Even today, Black artists are fighting for recognition inside museums.
Displaying Kehinde Wiley’s “Willem van Heythuysen” inside the South Great Hall at the Virginia Museum of Fine Arts represents an acknowledgement of the discrimination faced by African American creators and beckons them into a space their work belongs but is seldom seen. The entire European art exhibit takes on a new meaning when presented with this painting: Black Americans’ place in history cannot be ignored. (Left) Willem van Heythuysen. Photo by Katherine Wetzel/Virginia Museum of Fine Arts.
The J.E.B. Stuart Monument as well as the other statues on Monument Avenue have long been a point of contention among Richmond citizens. As the debate carried on, Wiley proceeded with his own plan to counter the implications of Monument Avenue, “Rumors of War.” While “Willem van Heythuysen” fills a single hall, “Rumors of War” loomed throughout not only the Virginia Museum of Fine Arts exterior but the J.E.B. Stuart Monument as well, carving additional space for the Black community. (Left) Sculpture Created by Kehinde Wiley for VMFA. Photo by Travis Fullerton/Virginia Museum of Fine Arts.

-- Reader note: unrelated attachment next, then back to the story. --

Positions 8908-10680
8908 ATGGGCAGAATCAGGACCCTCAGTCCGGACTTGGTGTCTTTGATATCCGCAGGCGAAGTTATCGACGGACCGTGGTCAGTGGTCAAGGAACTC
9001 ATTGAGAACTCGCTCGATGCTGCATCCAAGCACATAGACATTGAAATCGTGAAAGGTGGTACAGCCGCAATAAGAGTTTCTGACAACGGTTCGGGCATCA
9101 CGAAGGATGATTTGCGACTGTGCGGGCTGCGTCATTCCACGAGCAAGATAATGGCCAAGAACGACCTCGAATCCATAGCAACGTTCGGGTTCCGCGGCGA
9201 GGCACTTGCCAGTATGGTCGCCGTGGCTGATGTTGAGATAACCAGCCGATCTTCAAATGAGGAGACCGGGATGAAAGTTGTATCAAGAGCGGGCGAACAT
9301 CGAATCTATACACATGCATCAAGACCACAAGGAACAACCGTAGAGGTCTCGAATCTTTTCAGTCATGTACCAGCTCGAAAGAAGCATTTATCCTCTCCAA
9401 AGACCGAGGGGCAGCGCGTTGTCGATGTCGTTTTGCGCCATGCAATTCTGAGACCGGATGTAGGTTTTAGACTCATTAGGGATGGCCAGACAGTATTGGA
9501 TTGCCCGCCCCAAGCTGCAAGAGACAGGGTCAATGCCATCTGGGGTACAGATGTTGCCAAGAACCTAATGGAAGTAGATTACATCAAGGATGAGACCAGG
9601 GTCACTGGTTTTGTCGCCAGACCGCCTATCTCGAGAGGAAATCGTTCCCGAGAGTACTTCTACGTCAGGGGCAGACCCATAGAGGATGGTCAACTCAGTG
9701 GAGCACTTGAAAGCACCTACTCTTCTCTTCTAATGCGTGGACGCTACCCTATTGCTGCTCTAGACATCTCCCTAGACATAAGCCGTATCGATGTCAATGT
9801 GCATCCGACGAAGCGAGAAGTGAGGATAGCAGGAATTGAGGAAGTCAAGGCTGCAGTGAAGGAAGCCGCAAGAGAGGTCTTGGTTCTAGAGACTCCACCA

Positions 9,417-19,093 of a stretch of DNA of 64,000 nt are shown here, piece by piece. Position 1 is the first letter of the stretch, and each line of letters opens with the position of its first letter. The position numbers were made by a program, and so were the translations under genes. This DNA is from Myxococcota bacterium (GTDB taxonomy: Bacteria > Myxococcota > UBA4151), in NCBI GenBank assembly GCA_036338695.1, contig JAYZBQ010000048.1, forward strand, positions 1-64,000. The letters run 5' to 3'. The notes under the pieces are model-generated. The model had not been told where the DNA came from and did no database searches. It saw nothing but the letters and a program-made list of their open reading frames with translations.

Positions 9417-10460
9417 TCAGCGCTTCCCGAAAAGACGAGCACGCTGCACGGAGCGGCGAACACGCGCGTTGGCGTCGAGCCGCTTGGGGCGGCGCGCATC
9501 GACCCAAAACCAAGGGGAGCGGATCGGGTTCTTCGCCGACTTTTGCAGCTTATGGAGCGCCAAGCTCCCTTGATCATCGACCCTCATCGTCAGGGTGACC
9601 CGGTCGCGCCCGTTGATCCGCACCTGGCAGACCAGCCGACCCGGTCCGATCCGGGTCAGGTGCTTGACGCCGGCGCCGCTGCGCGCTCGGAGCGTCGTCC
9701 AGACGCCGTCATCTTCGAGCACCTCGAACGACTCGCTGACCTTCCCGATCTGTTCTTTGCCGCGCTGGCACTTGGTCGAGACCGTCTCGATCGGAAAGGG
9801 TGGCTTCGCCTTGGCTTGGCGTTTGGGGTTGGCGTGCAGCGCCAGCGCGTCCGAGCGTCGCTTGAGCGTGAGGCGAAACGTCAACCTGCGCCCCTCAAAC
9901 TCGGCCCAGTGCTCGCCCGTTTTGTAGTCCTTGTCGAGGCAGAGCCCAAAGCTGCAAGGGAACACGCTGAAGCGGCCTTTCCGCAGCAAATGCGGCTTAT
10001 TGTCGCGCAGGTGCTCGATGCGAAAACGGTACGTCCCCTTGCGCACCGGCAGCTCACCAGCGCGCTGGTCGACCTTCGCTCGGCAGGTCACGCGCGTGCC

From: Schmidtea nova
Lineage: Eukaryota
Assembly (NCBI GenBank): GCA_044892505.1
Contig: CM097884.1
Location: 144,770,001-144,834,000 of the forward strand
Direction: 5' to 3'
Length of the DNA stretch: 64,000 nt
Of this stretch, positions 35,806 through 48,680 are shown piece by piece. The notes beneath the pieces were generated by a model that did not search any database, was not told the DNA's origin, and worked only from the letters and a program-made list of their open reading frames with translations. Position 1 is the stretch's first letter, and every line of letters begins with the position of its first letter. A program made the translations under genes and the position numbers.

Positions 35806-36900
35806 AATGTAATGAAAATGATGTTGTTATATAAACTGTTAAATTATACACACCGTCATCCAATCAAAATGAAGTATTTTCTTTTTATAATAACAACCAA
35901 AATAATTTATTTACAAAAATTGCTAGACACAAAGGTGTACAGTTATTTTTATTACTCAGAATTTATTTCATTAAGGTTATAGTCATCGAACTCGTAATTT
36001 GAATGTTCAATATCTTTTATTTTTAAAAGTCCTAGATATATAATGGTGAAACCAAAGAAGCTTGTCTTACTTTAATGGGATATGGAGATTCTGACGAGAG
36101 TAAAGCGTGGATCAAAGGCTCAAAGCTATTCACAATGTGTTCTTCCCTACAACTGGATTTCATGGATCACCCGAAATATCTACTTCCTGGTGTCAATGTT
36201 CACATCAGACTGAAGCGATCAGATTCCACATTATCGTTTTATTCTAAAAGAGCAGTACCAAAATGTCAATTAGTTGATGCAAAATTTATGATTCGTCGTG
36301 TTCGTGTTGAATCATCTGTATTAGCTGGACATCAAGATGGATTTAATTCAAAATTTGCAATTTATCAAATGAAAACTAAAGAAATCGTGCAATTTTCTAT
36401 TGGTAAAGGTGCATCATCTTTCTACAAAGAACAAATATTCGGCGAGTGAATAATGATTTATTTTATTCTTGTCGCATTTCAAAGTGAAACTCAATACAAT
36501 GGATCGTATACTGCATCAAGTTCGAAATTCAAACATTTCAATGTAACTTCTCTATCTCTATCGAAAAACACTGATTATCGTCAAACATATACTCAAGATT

By uncovering Blackness in the places it has been buried, “Willem van Heythuysen,” “Rumors of War,” and Marcus-David Peters Circle return these sanctuaries to Black Americans. Kehinde Wiley understood the larger purpose of “Willem van Heythuysen” and “Rumors of War.” So must have the creators of Marcus-David Peters Circle as they doused the Robert E. Lee Memorial in color. Reaching outside of themselves and permeating the air around them, these works are catalysts of change, a step toward a more accessible, inclusive Richmond. (Left) The Robert E. Lee monument on July 24, with projections by Dustin Klein and Alex Criqui, at the center of what is now being called Marcus-David Peters Circle. Photo by Brian Palmer/Reveal News.
© 2021 Ali Funk. This work is licensed under a CC BY 4.0 license.